Roger Ebert

Roger Ebert

press

It's a sweet and sincere family pilgrimage, even if a little too long and obvious. Audiences seeking uplift will find it here.

IndieWire

IndieWire

press

Estevez treats the drama with a straight-faced, utterly earnest approach with dual respect for the material and the audience's awareness of how it can go wrong. By playing it straight, The Way never goes off the deep end.

Hollywood Reporter

Hollywood Reporter

press

An earnest film, its heart always in the right place, but it's severely under dramatized.

Entertainment Weekly

Entertainment Weekly

press

There's a contemplative loveliness to The Way, an affecting personal project both for Emilio Estevez, who wrote, directed, and plays a small role, and for his father, Martin Sheen.

Empire Magazine

Empire Magazine

press

Gentle, likable and profoundly touching, it makes you want to dig out the hiking boots and make the same journey.

4.0
A.V. Club

A.V. Club

press

Essentially, The Way starts out as "Eat Pray Love" and takes a long, surprising trip toward becoming David Lynch's "The Straight Story." And that's a longer trip than a mere monthlong trek across Spain.

Intimate, gentle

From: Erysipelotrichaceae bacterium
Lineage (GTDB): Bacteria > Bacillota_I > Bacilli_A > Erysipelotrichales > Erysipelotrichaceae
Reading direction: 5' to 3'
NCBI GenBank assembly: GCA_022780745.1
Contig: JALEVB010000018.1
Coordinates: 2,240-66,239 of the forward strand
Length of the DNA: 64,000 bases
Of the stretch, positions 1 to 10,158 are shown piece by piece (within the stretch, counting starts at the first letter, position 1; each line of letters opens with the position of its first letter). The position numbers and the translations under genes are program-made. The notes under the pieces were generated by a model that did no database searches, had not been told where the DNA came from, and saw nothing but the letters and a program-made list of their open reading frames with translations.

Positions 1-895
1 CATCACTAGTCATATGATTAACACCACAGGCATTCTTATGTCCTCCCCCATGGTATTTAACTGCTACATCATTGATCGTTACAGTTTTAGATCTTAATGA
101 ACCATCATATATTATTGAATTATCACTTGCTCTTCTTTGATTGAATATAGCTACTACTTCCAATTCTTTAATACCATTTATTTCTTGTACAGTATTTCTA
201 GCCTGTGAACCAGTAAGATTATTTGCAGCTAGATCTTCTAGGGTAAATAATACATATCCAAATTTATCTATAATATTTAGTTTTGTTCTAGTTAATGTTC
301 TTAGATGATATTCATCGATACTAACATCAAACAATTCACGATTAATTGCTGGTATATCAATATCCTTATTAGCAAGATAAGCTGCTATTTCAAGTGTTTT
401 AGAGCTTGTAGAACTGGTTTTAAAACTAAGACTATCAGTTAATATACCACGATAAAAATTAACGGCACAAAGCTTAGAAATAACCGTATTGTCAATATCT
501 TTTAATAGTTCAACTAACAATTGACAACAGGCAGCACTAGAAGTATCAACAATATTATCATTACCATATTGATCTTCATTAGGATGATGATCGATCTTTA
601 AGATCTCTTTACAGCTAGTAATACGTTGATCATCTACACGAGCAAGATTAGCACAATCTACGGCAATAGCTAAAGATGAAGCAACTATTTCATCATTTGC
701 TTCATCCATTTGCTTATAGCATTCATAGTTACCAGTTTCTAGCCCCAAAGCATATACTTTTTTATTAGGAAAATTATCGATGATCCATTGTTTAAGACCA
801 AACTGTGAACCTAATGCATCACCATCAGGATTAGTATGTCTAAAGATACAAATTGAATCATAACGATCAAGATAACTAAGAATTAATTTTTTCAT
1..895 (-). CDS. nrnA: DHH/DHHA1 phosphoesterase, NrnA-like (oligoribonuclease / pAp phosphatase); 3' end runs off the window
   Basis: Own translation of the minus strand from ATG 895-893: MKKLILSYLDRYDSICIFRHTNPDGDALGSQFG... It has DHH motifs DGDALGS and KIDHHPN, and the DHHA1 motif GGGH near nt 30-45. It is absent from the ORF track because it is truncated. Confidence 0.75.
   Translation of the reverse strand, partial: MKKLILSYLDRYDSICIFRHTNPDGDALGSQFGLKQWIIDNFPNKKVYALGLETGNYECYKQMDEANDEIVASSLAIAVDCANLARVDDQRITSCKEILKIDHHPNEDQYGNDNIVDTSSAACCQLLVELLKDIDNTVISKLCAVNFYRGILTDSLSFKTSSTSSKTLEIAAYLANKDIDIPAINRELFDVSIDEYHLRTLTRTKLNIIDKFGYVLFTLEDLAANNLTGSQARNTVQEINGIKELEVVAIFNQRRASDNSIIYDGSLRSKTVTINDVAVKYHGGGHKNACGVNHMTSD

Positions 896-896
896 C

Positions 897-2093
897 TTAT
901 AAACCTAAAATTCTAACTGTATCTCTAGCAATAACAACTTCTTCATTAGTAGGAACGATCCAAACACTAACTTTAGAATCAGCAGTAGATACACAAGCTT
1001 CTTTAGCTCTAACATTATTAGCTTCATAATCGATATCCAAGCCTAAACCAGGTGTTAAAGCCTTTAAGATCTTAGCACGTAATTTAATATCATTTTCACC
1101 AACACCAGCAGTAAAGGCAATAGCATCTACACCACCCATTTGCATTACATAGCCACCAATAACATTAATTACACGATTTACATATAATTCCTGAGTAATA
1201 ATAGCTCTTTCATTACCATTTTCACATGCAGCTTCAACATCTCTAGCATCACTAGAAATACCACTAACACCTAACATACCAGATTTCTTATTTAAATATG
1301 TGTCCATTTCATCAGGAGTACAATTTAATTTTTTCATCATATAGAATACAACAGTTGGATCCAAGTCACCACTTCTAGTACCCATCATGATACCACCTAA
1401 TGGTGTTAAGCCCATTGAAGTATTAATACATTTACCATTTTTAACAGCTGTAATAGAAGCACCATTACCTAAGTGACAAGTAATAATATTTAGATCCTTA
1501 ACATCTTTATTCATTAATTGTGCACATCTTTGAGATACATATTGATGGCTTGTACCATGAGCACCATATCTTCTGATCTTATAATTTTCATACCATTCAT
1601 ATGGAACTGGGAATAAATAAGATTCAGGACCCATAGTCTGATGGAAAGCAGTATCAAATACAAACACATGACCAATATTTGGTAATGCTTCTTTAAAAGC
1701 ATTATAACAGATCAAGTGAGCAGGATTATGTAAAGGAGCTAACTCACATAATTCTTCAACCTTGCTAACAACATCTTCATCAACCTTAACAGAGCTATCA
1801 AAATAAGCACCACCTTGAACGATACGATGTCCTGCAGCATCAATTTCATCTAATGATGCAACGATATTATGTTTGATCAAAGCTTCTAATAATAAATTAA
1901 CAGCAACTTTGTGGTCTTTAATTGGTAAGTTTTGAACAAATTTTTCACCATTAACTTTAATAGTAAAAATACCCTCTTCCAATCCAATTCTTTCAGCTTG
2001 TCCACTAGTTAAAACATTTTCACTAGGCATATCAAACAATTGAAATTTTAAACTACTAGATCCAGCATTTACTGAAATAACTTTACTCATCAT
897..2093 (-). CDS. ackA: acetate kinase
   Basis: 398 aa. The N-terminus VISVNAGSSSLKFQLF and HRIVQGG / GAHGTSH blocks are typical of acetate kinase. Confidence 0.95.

Love beautiful honeyed landscapes, sunsets, gentle, intimate movies? I know hubbie would hate this film which couldn't be further away from an action thriller, but for me it felt like I was the silent companion in the group doing this pilgrimage. Most of the film just happened and there was enough time to observe, collect and and feel just what was...

Really moving peice of work

Saw it with my dad who's 80 and as a parent of 2 boys this was an emotional family experience. Emilio and his dad obviously work well together so this would so be worth seeing again

5.0

Warm, rich, satisfying

This is a road movie with a difference - it covers the 800 kilometre pilgrims' walk from southern France through the Pyrenees to Santiago de Compastela (The Camino Walk). This is a great film with some interesting background things going on. It is a father/son story and the star of the movie (Martin Sheen) is the father in real life of the son in the...

4.0